Since the days of Semmelweis, Lister and others in the mid–to late 1800s, personal hygiene of the surgeon, aseptic technique and antisepsis have become accepted norms. Since the 1950s, when bacteria-laden operating room air was identified as a major factor in surgical infection [36], greatly improved practices and ventilation systems have made this a minor source. Two main forms of ventilation are in use in modern operating rooms: plenum, and laminar flow with high efficiency particulate air (HEPA) filtration. While it is clear that the numbers of airborne bacteria are significantly reduced when laminar flow is used [37] there has never been a clear causative link between either this reduction or the actual bacteria and surgical infection, leading the USA CDC to downgrade their initial recommendation [38]. More recently, reports have appeared of small but significantly increased infection rates when laminar flow is used [39, 40] and this appears to be due to flaws in its design and manner of use [41]. For most types of implant surgery, plenum (conventional) ventilation appears to be satisfactory so long as other precautions are taken (Figure 4).

Figure 4.

Sequence of surgical preventative events.

Care bundles have been proposed for infection reduction in various healthcare settings. A bundle is a collection of interventions that are expected to contribute to reduced risk of infection, but which singly might have weak or no evidence base. A measure such as ensuring that only three people are present in the operating room during a procedure is not supported by any clear evidence but it is intuitively likely to be beneficial if only in reinforcing operating room discipline. A bundle must be directed towards behaviour change on the part of relevant staff members, and it works best if they contribute to its content, and formally agree to abide by it. Some bundles insist on contents being evidence-based, but the quality of evidence is usually very weak for individual components. However, when bundles are properly applied, they are often very effective in reducing surgical infection [42, 43] and in any case they and their contents should form part of a well-managed surgical discipline. Usually no single component can be identified to explain their success, but clinical trial evidence has shown that violations of the bundle are associated with re-emergence of infection [43].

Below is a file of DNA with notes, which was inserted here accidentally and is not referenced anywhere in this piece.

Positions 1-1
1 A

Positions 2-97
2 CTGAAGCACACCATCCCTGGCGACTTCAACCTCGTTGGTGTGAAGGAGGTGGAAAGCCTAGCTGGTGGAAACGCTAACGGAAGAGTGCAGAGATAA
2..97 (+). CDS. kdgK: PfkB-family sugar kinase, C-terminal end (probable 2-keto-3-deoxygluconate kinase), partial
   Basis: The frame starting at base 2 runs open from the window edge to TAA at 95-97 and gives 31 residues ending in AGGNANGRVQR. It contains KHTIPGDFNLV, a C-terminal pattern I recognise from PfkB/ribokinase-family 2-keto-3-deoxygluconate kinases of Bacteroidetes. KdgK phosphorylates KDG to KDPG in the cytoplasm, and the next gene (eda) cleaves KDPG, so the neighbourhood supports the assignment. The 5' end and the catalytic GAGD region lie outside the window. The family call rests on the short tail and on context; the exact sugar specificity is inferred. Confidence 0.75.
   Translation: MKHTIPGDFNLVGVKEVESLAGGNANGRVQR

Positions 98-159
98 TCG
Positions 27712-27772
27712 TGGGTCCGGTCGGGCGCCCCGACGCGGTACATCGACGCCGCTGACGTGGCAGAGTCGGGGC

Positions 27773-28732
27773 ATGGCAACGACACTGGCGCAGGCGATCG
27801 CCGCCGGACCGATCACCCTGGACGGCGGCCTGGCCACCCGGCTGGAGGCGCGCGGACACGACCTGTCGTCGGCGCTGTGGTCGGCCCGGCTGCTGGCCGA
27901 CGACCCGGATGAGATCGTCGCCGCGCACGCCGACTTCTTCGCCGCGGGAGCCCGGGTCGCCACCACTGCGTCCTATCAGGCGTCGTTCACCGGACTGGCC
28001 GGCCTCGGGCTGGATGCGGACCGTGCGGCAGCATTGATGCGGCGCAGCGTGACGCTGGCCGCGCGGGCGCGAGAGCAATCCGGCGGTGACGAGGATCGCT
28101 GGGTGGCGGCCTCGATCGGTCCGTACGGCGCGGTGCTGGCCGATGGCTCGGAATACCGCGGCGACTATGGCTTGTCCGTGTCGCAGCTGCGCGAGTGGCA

As the major source of pathogens is the patient’s skin, attention has been directed towards the effectiveness of preoperative skin preparation. Two main antiseptics are in use: chlorhexidine and povidone iodine. Each can be formulated in water or 70% alcohol. A report by the World Health Organisation (WHO) favouring chlorhexidine [44] has been called into question on the basis of quality of evidence [45]. However, sampling is usually by swabbing of the skin surface, and almost none of the many studies on surgical skin preparation explore the effectiveness of any agent on bacteria resident in the dermis, though an early study showed that full thickness skin biopsy was necessary [46]. This has since been confirmed [47, 48]. When skin biopsy is used, neither antiseptic in alcohol is able to eradicate resident skin bacteria, and though reduced, the remaining numbers are often sufficient to cause a biomaterial-associated infection [25]. Two studies on the penetration of both aqueous and alcoholic chlorhexidine into human skin using full thickness biopsy have found it to be minimal [49, 50]. Further measures are therefore necessary. Some researchers have investigated the effect of antiseptic-soaked material to protect the incision from the skin edges during surgery, and while this is commonly used, there have been no quantitative studies to show benefit. Intravenous antibiotics are almost universally used in surgery, ideally as a single dose 30–60 min before incision, but extra doses are commonly used postoperatively though they offer no benefit over that of the single pre-operative dose. Antibiotic prophylaxis is undoubtedly highly effective in reducing infection risk in many types of surgery, including colorectal surgery [51] and orthopaedic surgery [52] but probably less so in neurosurgery due to limited penetration of systemic antibiotics intracranially. However, it is probably inevitable that a small number of bacteria will reach the implant during operation, and further measures have been directed to attempts to eradicate these. As knowledge of attached bacteria and biofilms has shown that very high concentrations of antibiotics are necessary, some surgeons have used either antiseptic or antibiotic irrigation [53, 54], or have simply added antibiotic powder to the incision before closure [55, 56, 57] with successful reduction in infection rates and complications. This intervention gives extremely high local antibiotic levels not reachable by systemic administration, yet avoids most of the complications associated with the latter method.